[R-sig-Geo] Basic questions about Bayesian Spatio-temporal Analysis-INLA

Quiner, Claire CQuiner at bloodsystems.org
Tue Oct 10 01:35:30 CEST 2017

Hi Virgilio,
Thank you for your response and wealth of resources that you sent!
I had originally planned on using the raster files as covariates (went to great pains to get them!) but was swayed away from that approach at some point.

Here is what I have: a number raster stacks of various climatic and geophysical data across a country. Each stack is in the same resolution and each layer represents either the mean, min, max or median of that variable, for a given week. There is a layer for each week of the year, for each variable. As the outcome, I have weekly counts of an infectious disease, aggregated across each county (admin 2) of that country, in each week of the year (weeks that disease counts are aggregated into match the weeks that climatic data is assembled into).
I want my model to predict if there is an association of these climatic variables and the risk of the disease (disease count normalized by the number of residents in that county) and if this association various by different parts of the country...ie different climatic predictors for coastal vs inland. Further, I am interested in measuring if there is a time lag that is predictive of risk increase: i.e. x mm of precipitation predicts an increase in risk of disease 2 weeks later.  

Based on your resources, I believe that a space time geostatistical model would help me to answer these questions- although it is unclear to me if this would work since my outcome is aggregated counties and not points.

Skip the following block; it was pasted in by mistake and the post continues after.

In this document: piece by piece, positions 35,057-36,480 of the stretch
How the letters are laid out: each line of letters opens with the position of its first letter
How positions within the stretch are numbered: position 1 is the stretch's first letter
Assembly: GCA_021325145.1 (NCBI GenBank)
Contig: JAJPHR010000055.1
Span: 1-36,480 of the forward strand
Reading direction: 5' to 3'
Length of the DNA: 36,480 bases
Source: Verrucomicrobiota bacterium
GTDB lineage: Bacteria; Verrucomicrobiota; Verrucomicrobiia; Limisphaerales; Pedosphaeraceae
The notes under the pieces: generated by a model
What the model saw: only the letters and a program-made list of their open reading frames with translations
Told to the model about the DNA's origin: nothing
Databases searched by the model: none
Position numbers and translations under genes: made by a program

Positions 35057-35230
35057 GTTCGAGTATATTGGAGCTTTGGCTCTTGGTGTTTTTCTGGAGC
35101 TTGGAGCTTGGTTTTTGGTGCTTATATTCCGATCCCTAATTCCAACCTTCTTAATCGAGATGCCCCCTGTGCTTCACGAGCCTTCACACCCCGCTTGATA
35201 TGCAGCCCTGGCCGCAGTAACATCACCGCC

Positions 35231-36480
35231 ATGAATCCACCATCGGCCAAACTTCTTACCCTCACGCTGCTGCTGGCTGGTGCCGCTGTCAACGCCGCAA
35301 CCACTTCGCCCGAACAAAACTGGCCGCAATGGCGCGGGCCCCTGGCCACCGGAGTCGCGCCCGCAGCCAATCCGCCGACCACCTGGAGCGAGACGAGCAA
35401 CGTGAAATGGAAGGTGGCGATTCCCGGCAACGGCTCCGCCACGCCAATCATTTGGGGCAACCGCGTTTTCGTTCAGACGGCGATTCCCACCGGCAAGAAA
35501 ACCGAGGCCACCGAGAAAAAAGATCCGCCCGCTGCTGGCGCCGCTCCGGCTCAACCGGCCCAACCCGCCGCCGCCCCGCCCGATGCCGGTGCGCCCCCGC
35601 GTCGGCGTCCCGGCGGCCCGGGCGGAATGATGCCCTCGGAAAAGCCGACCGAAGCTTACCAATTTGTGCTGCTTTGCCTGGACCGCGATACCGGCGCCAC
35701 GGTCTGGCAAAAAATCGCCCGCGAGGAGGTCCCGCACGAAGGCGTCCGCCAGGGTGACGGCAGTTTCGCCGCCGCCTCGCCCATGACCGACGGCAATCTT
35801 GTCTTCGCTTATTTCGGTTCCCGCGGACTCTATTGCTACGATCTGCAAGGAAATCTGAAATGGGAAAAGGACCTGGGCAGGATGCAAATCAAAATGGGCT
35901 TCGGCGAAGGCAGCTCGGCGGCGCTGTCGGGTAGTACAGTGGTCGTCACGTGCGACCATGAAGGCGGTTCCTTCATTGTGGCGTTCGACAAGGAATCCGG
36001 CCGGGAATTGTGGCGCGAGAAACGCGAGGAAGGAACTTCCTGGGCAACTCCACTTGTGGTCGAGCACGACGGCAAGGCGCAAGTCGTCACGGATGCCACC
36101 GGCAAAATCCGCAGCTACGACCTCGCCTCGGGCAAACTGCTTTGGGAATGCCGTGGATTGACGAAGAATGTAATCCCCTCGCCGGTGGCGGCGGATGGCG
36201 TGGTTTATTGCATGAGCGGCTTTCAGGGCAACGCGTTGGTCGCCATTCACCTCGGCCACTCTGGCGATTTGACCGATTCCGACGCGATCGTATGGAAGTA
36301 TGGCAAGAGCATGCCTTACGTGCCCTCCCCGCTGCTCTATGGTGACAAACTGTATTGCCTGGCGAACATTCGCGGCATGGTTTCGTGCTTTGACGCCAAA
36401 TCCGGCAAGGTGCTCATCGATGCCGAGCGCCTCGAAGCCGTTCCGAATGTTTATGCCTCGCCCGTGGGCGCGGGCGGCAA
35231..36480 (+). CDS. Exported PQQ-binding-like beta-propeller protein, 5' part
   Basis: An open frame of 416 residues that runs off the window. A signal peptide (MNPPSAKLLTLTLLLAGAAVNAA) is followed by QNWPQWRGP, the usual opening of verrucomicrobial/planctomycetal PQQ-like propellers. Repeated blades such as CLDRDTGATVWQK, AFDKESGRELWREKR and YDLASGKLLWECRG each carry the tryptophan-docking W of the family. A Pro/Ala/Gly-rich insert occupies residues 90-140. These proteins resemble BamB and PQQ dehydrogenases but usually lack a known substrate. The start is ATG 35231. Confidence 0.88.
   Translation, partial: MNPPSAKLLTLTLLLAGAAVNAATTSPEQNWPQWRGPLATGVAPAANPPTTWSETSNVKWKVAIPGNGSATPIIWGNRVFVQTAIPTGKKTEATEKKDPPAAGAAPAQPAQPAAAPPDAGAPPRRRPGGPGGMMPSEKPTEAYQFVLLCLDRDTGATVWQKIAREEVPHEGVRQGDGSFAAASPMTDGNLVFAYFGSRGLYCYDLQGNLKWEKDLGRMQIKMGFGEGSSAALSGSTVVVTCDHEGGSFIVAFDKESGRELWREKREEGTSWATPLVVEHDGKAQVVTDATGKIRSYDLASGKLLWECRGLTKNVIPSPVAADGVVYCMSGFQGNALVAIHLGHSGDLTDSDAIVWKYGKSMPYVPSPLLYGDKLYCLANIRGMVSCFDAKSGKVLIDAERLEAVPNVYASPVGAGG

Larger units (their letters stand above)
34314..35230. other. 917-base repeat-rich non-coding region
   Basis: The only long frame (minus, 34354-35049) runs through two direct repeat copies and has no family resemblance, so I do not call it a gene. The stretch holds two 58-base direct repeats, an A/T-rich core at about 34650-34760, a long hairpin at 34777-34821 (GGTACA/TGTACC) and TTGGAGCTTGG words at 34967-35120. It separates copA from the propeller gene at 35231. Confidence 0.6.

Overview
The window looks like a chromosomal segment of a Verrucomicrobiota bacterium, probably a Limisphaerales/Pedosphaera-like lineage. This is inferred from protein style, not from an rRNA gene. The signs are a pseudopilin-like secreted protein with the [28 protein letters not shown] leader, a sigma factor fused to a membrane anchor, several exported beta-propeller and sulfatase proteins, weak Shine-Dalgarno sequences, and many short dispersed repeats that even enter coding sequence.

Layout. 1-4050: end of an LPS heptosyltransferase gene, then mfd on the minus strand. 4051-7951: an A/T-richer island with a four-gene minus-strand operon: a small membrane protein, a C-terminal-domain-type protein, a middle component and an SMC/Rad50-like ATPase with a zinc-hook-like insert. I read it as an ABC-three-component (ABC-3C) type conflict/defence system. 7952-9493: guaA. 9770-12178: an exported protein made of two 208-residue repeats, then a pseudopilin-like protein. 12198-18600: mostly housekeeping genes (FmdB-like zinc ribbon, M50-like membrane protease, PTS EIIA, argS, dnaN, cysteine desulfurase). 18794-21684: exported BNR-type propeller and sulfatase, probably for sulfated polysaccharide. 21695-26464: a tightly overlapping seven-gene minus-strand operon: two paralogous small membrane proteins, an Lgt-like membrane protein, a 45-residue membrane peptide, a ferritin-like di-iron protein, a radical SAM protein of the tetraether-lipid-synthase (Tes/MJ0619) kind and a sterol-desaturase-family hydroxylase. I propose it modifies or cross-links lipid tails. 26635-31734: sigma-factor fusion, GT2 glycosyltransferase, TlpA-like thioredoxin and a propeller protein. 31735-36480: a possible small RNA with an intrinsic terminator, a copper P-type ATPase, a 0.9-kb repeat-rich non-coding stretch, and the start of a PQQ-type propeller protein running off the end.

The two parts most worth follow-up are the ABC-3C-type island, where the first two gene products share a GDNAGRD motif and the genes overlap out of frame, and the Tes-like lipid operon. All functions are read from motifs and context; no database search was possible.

Any thoughts on this?
Thank you!

-----Original Message-----
From: VIRGILIO GOMEZ RUBIO [mailto:Virgilio.Gomez at uclm.es] 
Sent: Sunday, October 08, 2017 12:18 AM
To: Quiner, Claire
Cc: r-sig-geo at r-project.org
Subject: Re: [R-sig-Geo] Basic questions about Bayesian Spatio-temporal Analysis-INLA

Hi Claire,

Not sure what type of model or data you are trying to fit. If you have raster data, it would make sense to use them as covariates and not as priors. If you definitely want to fit a spatio-temporal model with INLA  you should check this book:


Also, please check these course materials that I prepared for the GEOSTAT 2017 summer school about spatial model fitting with INLA:


In a nutshell, the inla() function works similarly as the glm() or gam() functions: you define your model in a formula (which may include random effects) and use a data.frame to pass the data.

Hope this helps.


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